Beat Improvement Rent Hike Challenges When Owner and Contractor Are Related Entities

If you make improvements to a rent-regulated apartment or you make a building-wide major capital improvement (MCI) to a property, you may be entitled to a rent increase. The amount of an “individual apartment improvement” rent increase is equal to 1/40th of an improvement's cost.

If you make improvements to a rent-regulated apartment or you make a building-wide major capital improvement (MCI) to a property, you may be entitled to a rent increase. The amount of an “individual apartment improvement” rent increase is equal to 1/40th of an improvement's cost. And if the Division of Housing and Community Renewal (DHCR) issues you an order granting an MCI increase, the monthly rent hike for each rent-regulated tenant in your building is calculated by taking the total cost of the MCI as allowed by the DHCR and dividing it by 84, the number of months in seven years, and then dividing this sum by the number of rooms in the building. This yields the cost of the MCI the owner can collect per room per month.

In either case, a tenant may challenge your right to collect the improvements rent hike by filing a rent overcharge complaint with the DHCR. A tenant may claim that you are not entitled to a rent hike because you and the contractor are somehow related. But even if true, this should not automatically disqualify you from the rent hike.

An owner may be a principal of a contracting company and also the principal in a management company or in a company that owns a building. “This arrangement is very common,” says New York attorney Karen Schwartz-Sidrane. “In fact, it is so common that the DHCR has acknowledged and approved the situation in numerous cases and addresses the situation in its Policy Statement 90-10 and DHCR Fact Sheet 12,” she adds. With the help of Schwartz-Sidrane, we will cover what proof an owner with ties to a contracting company must be prepared to show to allow the rent hikes.

Disclosure Requirements

There is no language in the Rent Stabilization Code Section 2522.2(a)(1) that explicitly requires an owner to disclose the “identity of interest”; however, the language of the standard DHCR “Request for Additional Information/Evidence” states, “If it is found that there is an equity interest or an identity of interest between the contractor and the building owner, then additional proof of cost and payment, specifically related to the installation, may be requested, where proof is not adequately substantiated….”

Thus, there does not appear to be any requirement at the outset to inform the DHCR that there is an equity interest of an owner in a contracting company, says Schwartz-Sidrane. However, the proof usually reveals the common ownership in that the addresses are the same or the complaining tenant recognizes that a contractor is also employed in the building as part of the building maintenance staff, notes Schwartz-Sidrane.

Proving 'Arm's-Length' Transactions

DHCR Policy Statement 90-10 says that, if the owner and contractor are related, the DHCR may ask for additional proof of the cost of the improvements and proof that the owner paid for them. So don't be surprised if you are asked to provide an affidavit as to the separate nature of the two companies, says Schwartz-Sidrane.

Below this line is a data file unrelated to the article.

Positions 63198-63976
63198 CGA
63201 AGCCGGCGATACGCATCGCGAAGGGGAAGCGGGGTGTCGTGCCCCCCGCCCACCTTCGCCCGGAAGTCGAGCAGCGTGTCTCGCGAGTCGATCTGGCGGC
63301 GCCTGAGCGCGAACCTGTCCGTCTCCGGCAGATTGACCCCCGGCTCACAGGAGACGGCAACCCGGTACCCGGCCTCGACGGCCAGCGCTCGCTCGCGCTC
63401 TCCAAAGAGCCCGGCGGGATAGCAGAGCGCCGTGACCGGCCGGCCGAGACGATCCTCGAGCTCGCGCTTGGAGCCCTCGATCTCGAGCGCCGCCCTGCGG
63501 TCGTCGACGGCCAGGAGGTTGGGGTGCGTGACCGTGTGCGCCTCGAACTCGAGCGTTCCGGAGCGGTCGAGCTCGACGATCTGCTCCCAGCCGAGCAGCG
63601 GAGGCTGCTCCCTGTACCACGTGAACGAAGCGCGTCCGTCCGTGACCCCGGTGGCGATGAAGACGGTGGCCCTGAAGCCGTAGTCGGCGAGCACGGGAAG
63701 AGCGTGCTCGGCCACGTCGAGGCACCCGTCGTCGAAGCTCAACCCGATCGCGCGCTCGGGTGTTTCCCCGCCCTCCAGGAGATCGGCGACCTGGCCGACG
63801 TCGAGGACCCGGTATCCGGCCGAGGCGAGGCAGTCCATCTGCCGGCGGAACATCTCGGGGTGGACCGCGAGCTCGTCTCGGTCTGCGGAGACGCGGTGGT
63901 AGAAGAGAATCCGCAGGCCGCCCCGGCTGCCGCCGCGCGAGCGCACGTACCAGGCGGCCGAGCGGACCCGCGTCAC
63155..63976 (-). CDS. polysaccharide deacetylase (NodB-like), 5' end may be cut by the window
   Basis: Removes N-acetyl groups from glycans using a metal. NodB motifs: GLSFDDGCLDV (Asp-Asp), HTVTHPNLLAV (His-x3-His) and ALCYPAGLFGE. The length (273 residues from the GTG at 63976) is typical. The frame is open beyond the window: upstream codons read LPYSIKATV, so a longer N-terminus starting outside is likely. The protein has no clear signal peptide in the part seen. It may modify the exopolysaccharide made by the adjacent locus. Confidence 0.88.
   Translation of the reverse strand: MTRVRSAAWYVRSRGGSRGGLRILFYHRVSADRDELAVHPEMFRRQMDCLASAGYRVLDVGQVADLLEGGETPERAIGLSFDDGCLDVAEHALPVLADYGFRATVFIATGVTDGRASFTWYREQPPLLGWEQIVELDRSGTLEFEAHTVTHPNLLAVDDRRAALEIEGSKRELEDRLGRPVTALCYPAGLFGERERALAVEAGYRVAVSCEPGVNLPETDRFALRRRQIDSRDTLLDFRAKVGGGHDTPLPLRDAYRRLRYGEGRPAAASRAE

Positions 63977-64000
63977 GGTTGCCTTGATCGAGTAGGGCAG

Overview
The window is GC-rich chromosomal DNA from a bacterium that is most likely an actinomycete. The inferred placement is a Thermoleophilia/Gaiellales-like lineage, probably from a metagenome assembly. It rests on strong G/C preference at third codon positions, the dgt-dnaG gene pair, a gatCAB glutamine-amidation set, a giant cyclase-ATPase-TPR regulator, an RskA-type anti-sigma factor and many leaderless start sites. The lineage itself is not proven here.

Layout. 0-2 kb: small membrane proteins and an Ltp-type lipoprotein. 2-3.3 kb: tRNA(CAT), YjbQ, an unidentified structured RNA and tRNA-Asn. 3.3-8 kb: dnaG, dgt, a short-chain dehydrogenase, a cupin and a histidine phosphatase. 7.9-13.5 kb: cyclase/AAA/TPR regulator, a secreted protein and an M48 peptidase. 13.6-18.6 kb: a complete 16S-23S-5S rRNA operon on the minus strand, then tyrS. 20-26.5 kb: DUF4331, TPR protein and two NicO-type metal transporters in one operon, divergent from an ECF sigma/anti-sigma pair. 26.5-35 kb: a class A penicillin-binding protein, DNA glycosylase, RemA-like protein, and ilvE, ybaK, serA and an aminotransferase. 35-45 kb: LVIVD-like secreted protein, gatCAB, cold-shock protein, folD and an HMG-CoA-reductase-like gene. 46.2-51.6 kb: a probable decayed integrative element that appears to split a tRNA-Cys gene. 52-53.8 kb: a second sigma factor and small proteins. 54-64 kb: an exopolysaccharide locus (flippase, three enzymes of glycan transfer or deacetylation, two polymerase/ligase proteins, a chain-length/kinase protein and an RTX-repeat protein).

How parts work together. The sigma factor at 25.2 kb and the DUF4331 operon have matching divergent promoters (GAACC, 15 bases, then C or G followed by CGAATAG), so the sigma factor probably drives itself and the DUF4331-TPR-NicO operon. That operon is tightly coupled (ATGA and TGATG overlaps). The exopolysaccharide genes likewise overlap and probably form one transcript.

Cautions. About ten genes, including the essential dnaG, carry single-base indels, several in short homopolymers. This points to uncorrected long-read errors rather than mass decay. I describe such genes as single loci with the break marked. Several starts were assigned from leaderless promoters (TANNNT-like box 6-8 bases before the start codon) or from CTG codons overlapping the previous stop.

The purpose of the further inquiry is to make sure that you were involved in an “arm's-length” transaction with the contractor. This means that the contractor actually charged you for the cost of the work and you in fact paid that cost. If you submit enough proof of cost and payment, the DHCR should allow you to collect the rent hike.

The criteria the DHCR looks for is that the companies exhibit the same “arm's-length” transactions that they would have with third-party vendors. Here are the key elements:

  • Each company must have separate bank accounts;
  • The contracting company must issue invoices to the owner or management company at the time the work is done;
  • The owner or managing agent must actually pay the contracting company with its own checks, and the checks are to be paid at the time the work is completed; and
  • The management company must produce invoices issued from the same period of time as the improvements and the related canceled checks (electronic images) when a tenant files a rent overcharge complaint with the DHCR or the owner seeks an MCI rent hike for a building-wide improvement.

Other Good Business Practices

It is always good business practice to keep meticulous records. Regardless of whether you are making individual apartment or building-wide improvements, your proof must give specific details of what was done. The DHCR must be able to tell whether the work you did qualifies as an improvement, as opposed to simply maintenance or repair work, which doesn't qualify for a rent hike.

The DHCR can do this only if it knows exactly what was done in the apartment. If your evidence is vague about what improvements were made, the DHCR will not allow you to collect a rent hike. As a result, make sure your invoices give details of the work done. Don't use general terms, especially for items that could be considered maintenance or repairs. Here are several good business practices to consider:

  • Invoices and checks should reflect the apartment or apartments that are being worked on or receiving the appliances, cabinets, etc.;
  • “Repairs” are considered to be “maintenance” or “fixing” what is already there, whereas “improvements” are “replacements.” You can receive individual apartment improvement increases only for improvements; and
  • Refrain from describing “improvements” as “repairs” on any of the paperwork or invoices.

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